Inside, skilled carpenters did custom work, and stone and brick masons built fireplace walls that would be expensive to replicate now, with materials that in some cases are no longer available or are cost prohibitive.
Two of the city’s mid-century ranch-style homes are listed on the National Register of Historic Places, but many more could merit the designation, Morgan said. She estimated that the city might have 20,000 homes built in the mid-century, in neighborhoods including Benjamin Hills, Bonnie Brae, Crestview Lakes, Forest Hills, Indian Hills, Pine Valley Estates, Rockwood, Spring Acres, The Village and Woodlawn Village.
The mid-century houses came in different styles and reflect different historical eras, Morgan said. They show Swiss, Asian and agricultural influences, and sometimes a mix of those in the same house. One of the two homes on the national register, in Woodlawn Village, near Central and Woodlawn, was designed by the well-known architect William Caton. Inside and outside, the house looks like an English cottage, with lots of exposed red brick and darker wood.
“There are a lot of people out there that are quietly taking care of their mid-century homes,” Morgan said.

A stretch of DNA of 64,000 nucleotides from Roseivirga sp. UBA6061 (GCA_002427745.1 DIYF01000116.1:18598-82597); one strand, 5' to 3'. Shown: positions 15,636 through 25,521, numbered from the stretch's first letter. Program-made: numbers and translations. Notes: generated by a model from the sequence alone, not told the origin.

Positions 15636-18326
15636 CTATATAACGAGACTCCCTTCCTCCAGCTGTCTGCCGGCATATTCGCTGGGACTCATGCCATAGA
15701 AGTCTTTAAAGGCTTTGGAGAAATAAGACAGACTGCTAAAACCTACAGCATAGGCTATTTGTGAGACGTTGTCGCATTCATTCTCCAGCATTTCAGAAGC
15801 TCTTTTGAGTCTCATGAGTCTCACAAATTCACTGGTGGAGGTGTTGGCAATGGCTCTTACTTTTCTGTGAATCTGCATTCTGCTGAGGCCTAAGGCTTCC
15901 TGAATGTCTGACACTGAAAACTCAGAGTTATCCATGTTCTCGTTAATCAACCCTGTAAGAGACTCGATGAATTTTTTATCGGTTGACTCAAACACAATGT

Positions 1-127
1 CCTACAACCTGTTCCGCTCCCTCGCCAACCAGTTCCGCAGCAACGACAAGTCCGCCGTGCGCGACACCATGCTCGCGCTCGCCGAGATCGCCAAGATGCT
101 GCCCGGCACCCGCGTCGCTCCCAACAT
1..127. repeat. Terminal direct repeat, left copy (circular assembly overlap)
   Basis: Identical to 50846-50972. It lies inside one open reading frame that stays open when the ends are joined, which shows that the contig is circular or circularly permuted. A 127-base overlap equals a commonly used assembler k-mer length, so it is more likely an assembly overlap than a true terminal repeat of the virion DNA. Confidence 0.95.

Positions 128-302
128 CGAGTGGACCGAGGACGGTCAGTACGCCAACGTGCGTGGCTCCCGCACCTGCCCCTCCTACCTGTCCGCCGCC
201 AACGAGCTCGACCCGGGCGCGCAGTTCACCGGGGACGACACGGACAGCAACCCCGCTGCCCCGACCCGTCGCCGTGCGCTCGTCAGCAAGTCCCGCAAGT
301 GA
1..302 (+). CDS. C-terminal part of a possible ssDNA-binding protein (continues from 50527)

People can maintain, renovate and put their own stamp on a mid-century home without removing the features that help it retain its place in history. Flooring can be replaced or refinished, walls can be repainted, and appliances and other mechanical items can be switched out for safety, practicality and energy efficiency.
Whatever people do, they shouldn’t throw things away, Morgan said. Someone values it. People might be surprised how much money a vintage built-in stove or oven might fetch from people who like the retro look or the quality. A neighbor or friend might covet the original wood trim, multi-paned front door or kitchen hardware someone is tossing. The ribbed plastic light switch covers that someone might throw in the trash are being offered on eBay for $3 to $10 each.